Morphology: Traditional Wax-up Technique for Anterior and Posterior Teeth
Advancement of CAD/CAM technology has been a game-changer for both dental clinicians and technicians. It provides consistency with natural anatomy and aesthetics in the production of dental prosthetics without the possessions of highly trained hands-on technical skills.
Understanding the anatomy of natural dentition – morphology – in depth is, however, essential for all dental professionals. The traditional way of reproducing teeth in wax remains critical as a way of training because the knowledge and technique are utilised in the application of composite restorations, diagnostic wax-up, and better understanding in the aesthetics and functions.
The following technique is what I presented at King’s College London for a postgraduate masters course in Prosthodontics and Aesthetics candidates, and was well received with high praises.
After the fabrication of the model, mark the sectioning lines on the model. The line should be drawn in all aspects – labial (Fig 1), palatal and radix (Fig 2).
Use either a handsaw (Fig 3) or a diamond separation disc for separation (Fig 4). When the margins are close with each other, use a scalpel blade first to cut and navigate the separation line.
Trim the margin in two steps. First, with a carbide bur, being away from the margin by 1mm or so (Fig 5). Then the precise trimming can be made using a silicon wheel with no more than 10,000rpm (Fig 6).
Mark the defined margin with a red pencil (Fig 7).
Now we can start the preparation for the wax-up. Apply two layers of the die spacer (Fig 8). Apply the second layer after the first layer is dried out. It should also be away from the margin by 1-2mm, and this step serves as the cement gap in actual cases (ideal cement gap is around 30-50 μm).
Protect the margin by applying a die hardner (Fig 9). I do this step after the die spacer so that the spacer won’t peel off from the die. Then lube is applied to prevent the wax from sticking with the die (Fig 10).
Air-dry the excess lube (Fig 11), and now it is ready for the commencement of the wax-up of initial coping. I always start with the cervical wax; which has a decent softness/stickiness (i.e., not brittle) with little shrinkage (Fig 12).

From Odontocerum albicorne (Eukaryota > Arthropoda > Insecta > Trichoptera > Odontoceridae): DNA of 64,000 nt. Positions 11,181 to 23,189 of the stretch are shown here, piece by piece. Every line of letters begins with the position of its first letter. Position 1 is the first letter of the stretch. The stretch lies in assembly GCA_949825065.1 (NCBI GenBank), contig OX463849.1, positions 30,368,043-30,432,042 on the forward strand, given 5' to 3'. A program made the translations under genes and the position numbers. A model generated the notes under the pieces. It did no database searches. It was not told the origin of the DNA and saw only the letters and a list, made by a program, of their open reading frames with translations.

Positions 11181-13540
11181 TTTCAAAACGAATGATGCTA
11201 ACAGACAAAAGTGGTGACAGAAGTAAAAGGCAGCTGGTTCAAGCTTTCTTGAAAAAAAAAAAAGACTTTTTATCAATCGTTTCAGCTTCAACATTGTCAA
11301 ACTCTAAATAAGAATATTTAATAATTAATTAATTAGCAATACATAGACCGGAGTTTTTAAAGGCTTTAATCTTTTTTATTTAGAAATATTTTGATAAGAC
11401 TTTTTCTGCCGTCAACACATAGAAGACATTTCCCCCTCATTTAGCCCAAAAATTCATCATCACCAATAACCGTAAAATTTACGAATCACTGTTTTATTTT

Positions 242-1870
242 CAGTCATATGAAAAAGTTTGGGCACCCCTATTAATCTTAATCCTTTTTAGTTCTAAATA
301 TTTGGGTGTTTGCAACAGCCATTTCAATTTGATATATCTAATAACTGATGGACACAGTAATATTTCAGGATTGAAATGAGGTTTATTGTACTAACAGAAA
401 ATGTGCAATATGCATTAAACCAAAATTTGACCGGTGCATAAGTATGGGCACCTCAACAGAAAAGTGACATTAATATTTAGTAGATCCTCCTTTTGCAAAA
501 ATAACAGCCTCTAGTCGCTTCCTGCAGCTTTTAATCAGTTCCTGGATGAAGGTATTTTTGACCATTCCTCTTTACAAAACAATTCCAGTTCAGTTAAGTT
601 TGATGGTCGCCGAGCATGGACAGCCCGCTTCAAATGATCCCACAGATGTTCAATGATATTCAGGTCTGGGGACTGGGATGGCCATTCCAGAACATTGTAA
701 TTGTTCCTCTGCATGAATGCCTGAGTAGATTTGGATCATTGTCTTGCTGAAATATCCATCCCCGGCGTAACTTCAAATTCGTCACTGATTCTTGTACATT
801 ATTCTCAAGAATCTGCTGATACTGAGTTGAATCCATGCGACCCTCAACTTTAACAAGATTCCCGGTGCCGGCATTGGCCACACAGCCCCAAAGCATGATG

Apply subtle finger pressure until it cools down (Fig 13). The shrinkage occurs the most with the temperature change of the material, so the subtle presser holds the wax in the right place with minimum deformation. Upon completion of the wash layer, I use a sculpturing wax over the initial layer (Fig 14). The characteristic of the wax is more brittle, but it is suitable to form the desired shape with an appropriate hardness to carve the material in detail.
Again, apply subtle finger pressure while it’s cooling down (Fig 15). No need to continue this step further, as this initial coping is instead purely for the clean and smooth internal surface that affects the fit of the restoration. Fig 16 shows the quality of the fitting surface of the initial coping.
Now, moving on to the master / solid model, I apply a separator on the contact points (Fig 17), then air-dry it (Fig 18). I’m not a big fan of using the pinned model as once it’s sectioned, it loses the accuracy in the contacts (horizontal inaccuracy) and the occlusion (vertical inaccuracy).
Fig 19 a-c shows the master model. The image on the left indicates the labial view, the middle image is from the incisal perspective, and the one on the right shows the palatal view.
Transfer the initial coping onto the master model (Fig 20 a-c).
I always start with the contact points (Fig 21 a-c). Note the difference in height between the mesial and distal position.
Determine Ideal incisal edge position (Fig 22 a-c).
Determine labial marginal ridges (Fig 23 a-c).
Fill the middle 1/3 of the labial surface (Fig 24 a-c).
Determine palatal marginal ridges (Fig 25 a-c).
Complete palatal aspect without trimming (Fig 26 a-c).
Complete labial aspect (Fig 27 a-c). Note that I haven’t trimmed to this point – additional only. Adapting to this technique is essential because I apply the same protocol on the application of ceramics and composite resin. Additive preserves the colour; trimming gets rid of the colour.
Finally start trimming the tooth to mimic the adjacent dentition. It should be minimum, and then add some details following the natural anatomy/morphology (Fig 28 a-b).
Smooth and polish the surface with a brush (Fig 29) and tissue paper if necessary for high gloss effect when necessary. Don’t forget to check the bite/occlusion (Fig 30).
Fig 31 a-c shows an example of completed anterior wax-up.
See the video of ‘Anterior wax-up – labial’:
See the video of ‘Anterior wax-up – incisal’:
See the video of ‘Anterior wax-up – Palatal’:
Fig 32 a-c shows the master model. The image on the left indicates the buccal view, the middle image is from the occlusal perspective, and the one on the right shows the palatal view.
Transfer the initial coping onto the master model (Fig 33 a-c).
Determine the ideal position of the cusp tips (Fig 34 a-c).
Determine the ideal position of the cusps and interproximal marginal ridges (Fig 35 a-c).
Fill the buccal surface (Fig 36 a-c).
Fill both palatal and interproximal area (Fig 37 a-c).
Fill the occlusal surface, and determine the main grooves and pitts (Fig 38 a-c).
Complete all aspects – buccal, occlusal, palatal – without trimming (Fig 39 a-c) – i.e., it is only additive as explained in the anterior example. It is at this point that I start sculpturing and finalising the shape, then check the occlusion in the end (again, following the protocol in the composite build-up or ceramic layering technique).
Fig 40 a-c shows an example of the completed posterior wax-up.
See the video of ‘Posterior wax-up – buccal’:
See the video of ‘Posterior wax-up – occlusal’:
See the video of ‘Posterior wax-up – Palatal’: